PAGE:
Stress Management Made Simple

Deadlines, heavy workloads and tough decision-making. To you, it’s all part of the job, and with it comes the stress. Stress isn’t all bad—in fact, a little stress can be good for you. It can help you work hard, react quickly and keep you motivated.

But when stress occurs too often or lasts too long, it can leave you with headaches, backaches, stomachaches and more. And over time, it can affect your outlook, attitude and your long-term health. According to the National Institute for Occupational Safety and Health (www.cdc.gov/niosh/), stress-related disorders are fast becoming the most prevalent reason for worker disability. Job stress and related problems cost American companies an estimated $200 billion or more annually due to issues such as absenteeism, turnovers and accidents.

So what can you do to keep your stress level in check? Here’s a list of tips that can help you manage and reduce stress on the job. Try one, a few, or try them all, and eventually you’ll be able to develop your own plan of action to combat stress.

Manage Your Time More Effectively

Stress is often caused by feeling overloaded and fearing that you won’t get everything done. Relax, you’re only human. Set your priorities, and concentrate on the important tasks first. So some of your less important tasks may not get done in time. So what? Over time, you’ll be able to plan a schedule that’s more realistic, making sure you have plenty of time to finish what you need to do.

Set Daily, Weekly and/or Monthly Goals

Ever feel like you’re a hamster on a wheel, running fast but getting nowhere? Setting realistic goals will help you feel focused and in control. Goals provide a yardstick to measure your progress. For your larger goals, set milestones along the way so you can make sure you’re still on course and you can give yourself an occasional pat on the back.

Recognize Your Limitations

Sometimes it’s hard to say “no” to our co-workers and superiors. But giving a realistic expectation is often better for the company than committing yourself to a task that you either can’t live up to, or will break your back trying to accomplish. Learn how to say “no” when you feel you’re taking on too much.

Learn to Share the Load

Asking for assistance doesn’t mean you’re lazy or incompetent. In fact, it shows that you’re a concerned member of the team who wants to get the work done in the best possible way, and gives everyone a chance to work together as a team.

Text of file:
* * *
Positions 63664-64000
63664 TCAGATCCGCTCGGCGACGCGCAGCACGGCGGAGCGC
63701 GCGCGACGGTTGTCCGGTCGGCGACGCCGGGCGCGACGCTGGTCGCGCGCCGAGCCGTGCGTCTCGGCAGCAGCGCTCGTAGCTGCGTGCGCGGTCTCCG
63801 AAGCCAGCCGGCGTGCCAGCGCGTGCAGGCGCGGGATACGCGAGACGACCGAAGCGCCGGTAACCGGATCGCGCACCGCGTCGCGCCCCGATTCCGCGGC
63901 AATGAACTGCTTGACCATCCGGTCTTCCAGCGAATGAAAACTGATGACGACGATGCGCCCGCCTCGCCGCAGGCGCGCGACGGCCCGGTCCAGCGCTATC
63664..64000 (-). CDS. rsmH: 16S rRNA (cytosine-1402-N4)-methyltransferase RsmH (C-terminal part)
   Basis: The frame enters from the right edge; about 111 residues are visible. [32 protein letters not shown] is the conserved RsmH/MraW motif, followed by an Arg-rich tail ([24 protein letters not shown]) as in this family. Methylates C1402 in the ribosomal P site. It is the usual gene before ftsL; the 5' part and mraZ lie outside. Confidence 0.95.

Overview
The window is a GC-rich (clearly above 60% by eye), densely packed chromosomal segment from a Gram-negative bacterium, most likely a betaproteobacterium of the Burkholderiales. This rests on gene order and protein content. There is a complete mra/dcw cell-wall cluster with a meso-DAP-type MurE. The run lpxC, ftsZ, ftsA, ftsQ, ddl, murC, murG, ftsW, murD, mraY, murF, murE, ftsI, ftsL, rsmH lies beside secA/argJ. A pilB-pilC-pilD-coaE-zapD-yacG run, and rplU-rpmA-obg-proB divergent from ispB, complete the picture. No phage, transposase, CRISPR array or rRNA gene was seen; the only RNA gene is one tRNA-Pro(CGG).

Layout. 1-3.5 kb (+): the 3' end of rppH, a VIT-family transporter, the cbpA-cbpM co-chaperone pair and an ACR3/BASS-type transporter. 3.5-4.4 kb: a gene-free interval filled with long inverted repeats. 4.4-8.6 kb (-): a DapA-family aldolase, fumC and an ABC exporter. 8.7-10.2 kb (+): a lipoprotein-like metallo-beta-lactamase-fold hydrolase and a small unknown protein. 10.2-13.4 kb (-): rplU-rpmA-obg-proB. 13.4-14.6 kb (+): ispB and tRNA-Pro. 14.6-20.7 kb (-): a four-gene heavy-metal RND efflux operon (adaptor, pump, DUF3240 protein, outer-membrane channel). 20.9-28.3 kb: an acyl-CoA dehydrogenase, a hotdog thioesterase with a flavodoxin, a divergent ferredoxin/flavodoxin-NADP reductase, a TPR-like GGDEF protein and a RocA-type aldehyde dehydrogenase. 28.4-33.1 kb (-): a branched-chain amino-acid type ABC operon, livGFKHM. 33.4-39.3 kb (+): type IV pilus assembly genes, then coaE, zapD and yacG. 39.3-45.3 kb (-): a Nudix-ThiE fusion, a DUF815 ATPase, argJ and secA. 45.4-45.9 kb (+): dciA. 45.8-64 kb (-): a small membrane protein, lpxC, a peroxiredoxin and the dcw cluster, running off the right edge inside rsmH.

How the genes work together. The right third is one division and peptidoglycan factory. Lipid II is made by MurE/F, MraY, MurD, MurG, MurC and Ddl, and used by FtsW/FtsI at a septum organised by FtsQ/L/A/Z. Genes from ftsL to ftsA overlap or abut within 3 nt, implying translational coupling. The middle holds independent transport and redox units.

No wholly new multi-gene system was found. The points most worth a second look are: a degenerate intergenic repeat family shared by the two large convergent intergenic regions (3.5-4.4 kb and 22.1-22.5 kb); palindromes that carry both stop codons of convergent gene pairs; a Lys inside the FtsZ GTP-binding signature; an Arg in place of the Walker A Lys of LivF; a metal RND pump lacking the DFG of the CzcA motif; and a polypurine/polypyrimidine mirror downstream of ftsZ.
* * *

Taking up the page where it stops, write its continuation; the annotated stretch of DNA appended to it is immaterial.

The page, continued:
Avoid the Conflicts, Beware the Drama

Arguments and office politics are sure-fire stress inducers. Are they worth it? Hardly ever. Instead, look for win-win situations where everyone can feel good about the outcome. And a positive environment can make you feel better in the short and long run.

Take a Break

Sometimes the best way to approach a job is to walk away from it. If you’re feeling stressed in the middle of a job, take a quick break. Switch to another task, take a walk or do some stretches. When you come back to the job, you’ll feel refreshed and refocused.

Relax and Breathe Deeply

The simplest things can make a big difference. For example, breathing through your nose can really bring down your stress level. So go ahead, take a deep breath and unwind.

Depend on a Friend

Friends can help us relax, laugh and see things differently. When you feel the stress mounting up, talk to a friend about the things that are on your mind. They might be able to help you look at things in a new way.

Try a Different Point of View

When you get frustrated because someone has a different point of view, take a moment and step back. Try to see things from their perspective instead. Listen actively, open your mind, and see if there’s something new you might learn from the situation.

Accept What You Cannot Change

A certain degree of acceptance is a critical stress reducer for life in general. There are some things you simple can’t change. Learn to recognize them, accept them and move on.

Take Advantage of Available Resources

No matter where you work or who you work for, keep in mind that it’s in your company’s best interests to reduce on-the-job stress. Talk to your employer or supervisor—they may have stress-reducing plans to suggest for you, or you may be able to develop a plan together.


There are many levels and types of stress, but the important thing is to make sure it’s manageable. You may want to try different methods before you find one or more that works best for you. Above all, make sure you take care of yourself.